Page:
U.K. To Reduce Tax on Condoms, Contraceptive Products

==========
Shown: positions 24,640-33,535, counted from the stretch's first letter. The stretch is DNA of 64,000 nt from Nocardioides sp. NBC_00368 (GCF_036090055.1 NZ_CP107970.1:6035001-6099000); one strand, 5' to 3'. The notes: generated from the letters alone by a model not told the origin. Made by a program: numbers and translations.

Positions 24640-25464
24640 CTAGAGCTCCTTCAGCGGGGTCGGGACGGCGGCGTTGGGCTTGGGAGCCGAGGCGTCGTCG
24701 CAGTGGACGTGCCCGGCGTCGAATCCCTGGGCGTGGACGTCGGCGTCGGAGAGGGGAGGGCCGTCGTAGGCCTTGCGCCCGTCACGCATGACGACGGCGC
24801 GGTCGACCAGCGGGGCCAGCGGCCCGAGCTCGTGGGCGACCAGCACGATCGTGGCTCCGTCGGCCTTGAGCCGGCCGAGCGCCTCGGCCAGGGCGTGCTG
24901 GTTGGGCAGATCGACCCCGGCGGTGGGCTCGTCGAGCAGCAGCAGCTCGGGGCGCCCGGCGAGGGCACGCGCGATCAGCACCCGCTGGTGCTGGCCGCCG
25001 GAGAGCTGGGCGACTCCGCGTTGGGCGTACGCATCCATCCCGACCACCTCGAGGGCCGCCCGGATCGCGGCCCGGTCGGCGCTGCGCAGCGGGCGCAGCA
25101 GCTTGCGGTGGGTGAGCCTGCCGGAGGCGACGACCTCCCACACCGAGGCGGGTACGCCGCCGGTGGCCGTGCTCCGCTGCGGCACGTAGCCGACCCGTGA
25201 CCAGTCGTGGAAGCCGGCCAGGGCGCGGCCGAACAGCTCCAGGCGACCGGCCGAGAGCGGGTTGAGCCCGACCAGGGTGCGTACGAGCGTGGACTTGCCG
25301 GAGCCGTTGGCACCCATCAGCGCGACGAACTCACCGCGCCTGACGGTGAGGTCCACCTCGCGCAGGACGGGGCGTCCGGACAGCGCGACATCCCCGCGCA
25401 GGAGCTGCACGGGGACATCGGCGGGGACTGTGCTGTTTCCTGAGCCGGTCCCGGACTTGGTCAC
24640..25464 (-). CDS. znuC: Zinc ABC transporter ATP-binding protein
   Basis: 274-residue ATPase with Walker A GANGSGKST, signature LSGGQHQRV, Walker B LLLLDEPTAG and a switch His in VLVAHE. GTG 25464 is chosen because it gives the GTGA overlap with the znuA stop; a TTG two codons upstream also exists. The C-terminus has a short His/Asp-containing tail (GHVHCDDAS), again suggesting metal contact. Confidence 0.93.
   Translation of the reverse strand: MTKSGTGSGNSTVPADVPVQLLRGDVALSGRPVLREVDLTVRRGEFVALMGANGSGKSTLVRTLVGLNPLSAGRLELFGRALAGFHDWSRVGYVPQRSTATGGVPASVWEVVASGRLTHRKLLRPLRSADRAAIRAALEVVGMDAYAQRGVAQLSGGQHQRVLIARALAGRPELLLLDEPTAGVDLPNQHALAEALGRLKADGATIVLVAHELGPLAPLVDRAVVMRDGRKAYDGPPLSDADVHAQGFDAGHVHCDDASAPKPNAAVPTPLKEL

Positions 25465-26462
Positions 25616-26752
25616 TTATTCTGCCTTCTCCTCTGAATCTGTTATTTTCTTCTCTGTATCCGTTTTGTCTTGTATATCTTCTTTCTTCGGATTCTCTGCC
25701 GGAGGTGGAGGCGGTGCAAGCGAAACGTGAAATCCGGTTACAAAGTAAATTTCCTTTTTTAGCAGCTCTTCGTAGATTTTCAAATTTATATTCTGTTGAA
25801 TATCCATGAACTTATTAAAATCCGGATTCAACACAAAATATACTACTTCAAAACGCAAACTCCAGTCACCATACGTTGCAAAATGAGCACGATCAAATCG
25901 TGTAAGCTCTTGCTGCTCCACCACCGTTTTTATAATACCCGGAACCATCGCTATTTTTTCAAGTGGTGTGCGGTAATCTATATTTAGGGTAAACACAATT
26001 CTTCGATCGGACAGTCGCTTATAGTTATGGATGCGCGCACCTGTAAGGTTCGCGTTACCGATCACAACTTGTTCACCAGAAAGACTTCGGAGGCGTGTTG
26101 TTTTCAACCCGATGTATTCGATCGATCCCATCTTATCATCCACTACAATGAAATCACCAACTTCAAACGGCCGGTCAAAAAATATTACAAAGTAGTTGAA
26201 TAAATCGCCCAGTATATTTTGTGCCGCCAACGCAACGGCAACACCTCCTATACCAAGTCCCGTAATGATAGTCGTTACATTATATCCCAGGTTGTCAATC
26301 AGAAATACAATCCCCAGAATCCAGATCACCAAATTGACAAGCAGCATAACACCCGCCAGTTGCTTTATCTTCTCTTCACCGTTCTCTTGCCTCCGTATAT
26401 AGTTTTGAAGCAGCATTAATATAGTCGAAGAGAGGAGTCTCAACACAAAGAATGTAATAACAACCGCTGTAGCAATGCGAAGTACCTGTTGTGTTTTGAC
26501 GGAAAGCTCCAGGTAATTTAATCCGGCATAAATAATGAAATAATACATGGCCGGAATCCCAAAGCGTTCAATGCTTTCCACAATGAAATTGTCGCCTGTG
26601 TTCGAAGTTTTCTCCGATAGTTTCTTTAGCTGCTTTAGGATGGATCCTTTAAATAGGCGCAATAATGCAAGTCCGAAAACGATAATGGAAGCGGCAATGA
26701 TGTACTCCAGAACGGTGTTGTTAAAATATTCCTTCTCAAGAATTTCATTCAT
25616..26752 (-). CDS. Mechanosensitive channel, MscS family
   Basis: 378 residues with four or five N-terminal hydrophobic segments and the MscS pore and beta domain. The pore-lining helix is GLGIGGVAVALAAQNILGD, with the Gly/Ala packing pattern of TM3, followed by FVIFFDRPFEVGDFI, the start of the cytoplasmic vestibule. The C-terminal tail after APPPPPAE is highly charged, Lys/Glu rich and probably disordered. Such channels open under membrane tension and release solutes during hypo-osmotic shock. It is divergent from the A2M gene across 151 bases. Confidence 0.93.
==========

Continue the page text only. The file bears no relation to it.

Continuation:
The United Kingdom government plans to reduce its value added tax on condoms and contraceptive products from 17.5% to 5%, Gordon Brown, chancellor of the exchequer, said on Wednesday, PA/24dash.com reports (PA/24dash.com, 3/22). The reduction in tax -- scheduled to take effect July 1 -- is subject to parliamentary approval (Dow Jones, 3/22). According to advocates, the British Her Majesty's Treasury has responded to a 10-month campaign by pharmacy chain Superdrug on the issue. The reduction in taxes on condoms would save consumers about $8.8 million annually. The price of emergency contraception -- which can prevent pregnancy if taken up to 72 hours after intercourse -- would decrease from about $44 to about $39 (Kaiser Daily Women's Health Report, 3/3). "This move will particularly benefit lower-income groups, for whom cost may be a key factor in using these methods," Anne Weyman, CEO of the Family Planning Association, said (Derbyshire, Daily Telegraph, 3/23). The reduction in VAT will include all contraceptive products, including EC sold in stores, on the Internet or in vending machines (Guardian, 3/23).This is part of the KHN Morning Briefing, a summary of health policy coverage from major news organizations. Sign up for an email subscription.